Magazine article American Banker

Regulators Asking for Feedback on Method of Gauging Rate Risk

Magazine article American Banker

Regulators Asking for Feedback on Method of Gauging Rate Risk

Article excerpt

After years of delay and debate, bank regulators have reached a consensus on how to measure banks' interest rate risk.

But they still aren't sure their approach works, so they won't include it in their risk-based capital standards until it has been tested awhile.

Instead, the Federal Deposit Insurance Corp., the Federal Reserve Board, and the Office of the Comptroller of the Currency are amending their risk based capital standards to say simply that examiners must consider interest rate risk.

The three agencies are also going to issue a 202-page "joint agency policy statement" detailing how they propose to gauge interest rate risk and asking for feedback.

At its Tuesday meeting, the FDIC board was the first to take this step. The Federal Reserve Board will consider it at a meeting Friday, and the Comptroller's office is expected to issue its version of the proposals sometime in the next few weeks.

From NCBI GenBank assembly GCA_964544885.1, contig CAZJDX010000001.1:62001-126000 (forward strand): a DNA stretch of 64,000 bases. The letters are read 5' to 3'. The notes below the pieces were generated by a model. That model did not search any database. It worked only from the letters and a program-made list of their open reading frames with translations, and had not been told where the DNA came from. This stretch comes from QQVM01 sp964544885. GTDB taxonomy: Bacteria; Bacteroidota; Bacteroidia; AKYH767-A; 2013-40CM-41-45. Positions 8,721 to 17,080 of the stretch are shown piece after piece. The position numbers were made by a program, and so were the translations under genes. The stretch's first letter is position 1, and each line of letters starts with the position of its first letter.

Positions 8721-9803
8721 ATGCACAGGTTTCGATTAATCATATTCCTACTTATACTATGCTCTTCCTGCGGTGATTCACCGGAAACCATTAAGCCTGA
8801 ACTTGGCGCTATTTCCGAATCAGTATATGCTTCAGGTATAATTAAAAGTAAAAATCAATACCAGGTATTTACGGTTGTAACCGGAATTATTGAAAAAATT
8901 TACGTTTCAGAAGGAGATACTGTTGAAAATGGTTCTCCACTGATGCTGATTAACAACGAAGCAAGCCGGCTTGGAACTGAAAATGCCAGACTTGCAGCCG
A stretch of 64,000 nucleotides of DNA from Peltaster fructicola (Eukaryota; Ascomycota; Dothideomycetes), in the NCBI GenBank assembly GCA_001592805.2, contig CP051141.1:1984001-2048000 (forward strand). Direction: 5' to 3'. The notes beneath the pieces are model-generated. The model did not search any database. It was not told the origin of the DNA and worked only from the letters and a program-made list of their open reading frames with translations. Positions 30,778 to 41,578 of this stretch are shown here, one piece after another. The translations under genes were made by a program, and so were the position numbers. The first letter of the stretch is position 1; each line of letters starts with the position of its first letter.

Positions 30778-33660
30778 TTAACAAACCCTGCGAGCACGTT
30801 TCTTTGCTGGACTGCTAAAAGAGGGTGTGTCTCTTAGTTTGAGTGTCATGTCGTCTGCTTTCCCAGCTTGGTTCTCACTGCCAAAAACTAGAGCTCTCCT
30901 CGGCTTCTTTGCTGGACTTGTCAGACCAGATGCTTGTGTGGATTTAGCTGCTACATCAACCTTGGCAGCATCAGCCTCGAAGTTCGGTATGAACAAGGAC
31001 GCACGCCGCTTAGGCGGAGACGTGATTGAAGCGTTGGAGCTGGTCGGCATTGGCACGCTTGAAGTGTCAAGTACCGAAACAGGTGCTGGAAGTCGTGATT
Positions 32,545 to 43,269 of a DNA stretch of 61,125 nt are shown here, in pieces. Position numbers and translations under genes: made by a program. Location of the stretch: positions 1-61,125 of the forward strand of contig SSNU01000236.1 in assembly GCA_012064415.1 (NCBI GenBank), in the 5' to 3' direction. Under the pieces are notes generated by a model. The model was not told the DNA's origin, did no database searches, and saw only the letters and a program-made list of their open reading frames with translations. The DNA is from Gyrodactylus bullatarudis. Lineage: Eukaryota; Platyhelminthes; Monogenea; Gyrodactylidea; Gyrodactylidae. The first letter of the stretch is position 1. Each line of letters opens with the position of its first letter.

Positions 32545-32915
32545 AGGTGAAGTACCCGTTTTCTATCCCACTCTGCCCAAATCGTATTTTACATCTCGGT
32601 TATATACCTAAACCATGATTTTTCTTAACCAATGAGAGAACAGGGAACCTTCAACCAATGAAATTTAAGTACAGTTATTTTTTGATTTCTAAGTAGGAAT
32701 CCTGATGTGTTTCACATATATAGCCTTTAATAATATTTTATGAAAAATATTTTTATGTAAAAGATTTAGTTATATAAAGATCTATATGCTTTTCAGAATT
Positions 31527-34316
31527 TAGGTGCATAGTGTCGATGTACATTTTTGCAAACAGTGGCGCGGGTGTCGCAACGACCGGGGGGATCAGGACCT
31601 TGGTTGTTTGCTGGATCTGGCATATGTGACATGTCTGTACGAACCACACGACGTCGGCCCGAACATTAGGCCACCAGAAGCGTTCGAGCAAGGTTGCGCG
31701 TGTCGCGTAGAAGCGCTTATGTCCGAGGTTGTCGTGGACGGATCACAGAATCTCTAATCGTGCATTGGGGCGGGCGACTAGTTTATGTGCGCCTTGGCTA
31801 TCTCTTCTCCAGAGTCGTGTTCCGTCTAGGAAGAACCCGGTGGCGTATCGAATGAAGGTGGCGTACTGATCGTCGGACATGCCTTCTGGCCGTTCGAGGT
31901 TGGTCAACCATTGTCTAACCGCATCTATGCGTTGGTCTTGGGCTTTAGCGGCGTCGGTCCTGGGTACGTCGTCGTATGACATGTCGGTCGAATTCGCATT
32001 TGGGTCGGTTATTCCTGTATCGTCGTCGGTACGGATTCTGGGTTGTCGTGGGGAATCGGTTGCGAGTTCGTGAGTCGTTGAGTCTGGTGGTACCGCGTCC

The Office of Thrift Supervision already measures interest rate risk and includes it in the capital standards for the savings institutions it regulates.

Under the joint policy outlined at Tuesday's FDIC meeting, 3,822 of the nation's 10,847 commercial banks and FDIC-supervised savings banks will have to start reporting information next March 31 on the maturity and repricing characteristics of their assets, liabilities, and off-balance sheet positions.

Exempted from the reporting requirement are institutions with assets of under $300 million, a Camel rating of 1 or 2, and a low proportion of long term loans. …

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